The canister approach offers distinct advantages. First, its gas is released cold, so there are no hot spots. Because the gas is stored under high pressure, the 140-liter passenger-side airbag deploys faster, at about 30 milliseconds — similar to a driver-side airbag and about twice as fast as previous versions. When the unit receives an ignition signal, an internal steel cap is blown off, allowing pressurized gas to fill the airbag through holes and duct plates in the canister.
Porsche’s technical documentation for 1997 shows the factory had intended to include a passenger-seat occupancy sensor pad integrated into the seat surface material. If the seat was not occupied, the passenger-side airbag would not deploy. However, we’ve never seen a 1997–2004 Boxster equipped with a passenger occupancy sensor. Interestingly, Porsche PST-2 and PIWIS diagnostic/programming equipment have areas for coding this sensor even though it appears that Porsche did not install it.
The Boxster also got a new airbag control unit like the 993’s, with its internal MEMS accelerometer crash detection. The control unit will store up to ten faults, with a start-and-stop log kept for each fault. Data can be accessed and downloaded with the PST-2 or PIWIS testers. As in the 993, the Boxster control unit does not need to be replaced until the airbag has been triggered three times or if its fault memory cannot be deleted.
In 1998, Porsche introduced the 996 to the U.S. as a 1999 model with all airbag upgrades seen in the 1997 Boxster plus more new technology that would be added to the Boxster. First and most important was the Porsche Side Impact Protection system (POSIP). The system deploys a 30-liter flat-cushion airbag between the occupant and door panel and side window to better protect the head and chest cavity (generally referred to as the thorax). The extra-large airbag was effective in any fore/aft seat position.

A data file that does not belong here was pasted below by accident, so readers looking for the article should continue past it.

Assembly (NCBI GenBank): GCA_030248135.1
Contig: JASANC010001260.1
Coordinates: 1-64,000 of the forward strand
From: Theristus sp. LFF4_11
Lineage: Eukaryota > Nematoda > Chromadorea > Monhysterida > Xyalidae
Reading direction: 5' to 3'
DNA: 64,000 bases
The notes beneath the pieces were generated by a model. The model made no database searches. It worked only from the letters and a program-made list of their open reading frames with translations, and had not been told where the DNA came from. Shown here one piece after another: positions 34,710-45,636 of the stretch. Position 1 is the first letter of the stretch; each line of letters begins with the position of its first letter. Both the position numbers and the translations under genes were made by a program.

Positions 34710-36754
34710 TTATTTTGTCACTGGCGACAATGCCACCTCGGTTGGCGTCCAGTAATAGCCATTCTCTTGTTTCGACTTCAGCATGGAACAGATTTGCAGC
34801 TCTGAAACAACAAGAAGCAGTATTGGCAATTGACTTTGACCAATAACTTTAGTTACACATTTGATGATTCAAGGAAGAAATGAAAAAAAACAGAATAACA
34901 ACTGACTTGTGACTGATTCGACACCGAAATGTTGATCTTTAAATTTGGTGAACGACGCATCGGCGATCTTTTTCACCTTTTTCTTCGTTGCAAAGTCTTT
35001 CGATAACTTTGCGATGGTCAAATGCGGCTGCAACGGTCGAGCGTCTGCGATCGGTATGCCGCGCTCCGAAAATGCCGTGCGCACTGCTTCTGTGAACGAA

The new side airbags utilized argon/ helium-filled canisters pressurized to approximately 270 bar (3,969 psi). Side-impact sensors located in the doorsills triggered deployment depending on the angle of impact and measured acceleration. Unlike other airbags, these do not deflate after deployment. The door and door panel were redesigned to better help protect the pelvis, while a new control unit was used and referred to as the Multiple Restraint Systems unit, as it controlled front and side airbags. MRS also has a crash output, which signals the central-locking system to unlock the doors while shutting off the fuel supply.
Porsche, never content with what is, added seatbelt tensioners and belt-force limiters in all 2002 models. The new seatbelt design used a pyrotechnic belt tensioner working in conjunction with the airbag system. When activation takes place, the three-point seatbelt tightens against the occupant’s chest, pulling the occupant firmly into the seatback so that less forward body movement takes place during abrupt deceleration.
Operation is achieved when the seatbelt tensioner receives a firing signal that ignites a pyrotechnic charge. The explosion creates gas pressure that pushes a piston that moves a line of ball bearings past a pinion at the reel, which winds the belt back in. The event takes place in approximately 20 milliseconds. The system also incorporates a belt-force limiter to stop the belt from tensioning beyond a specific point.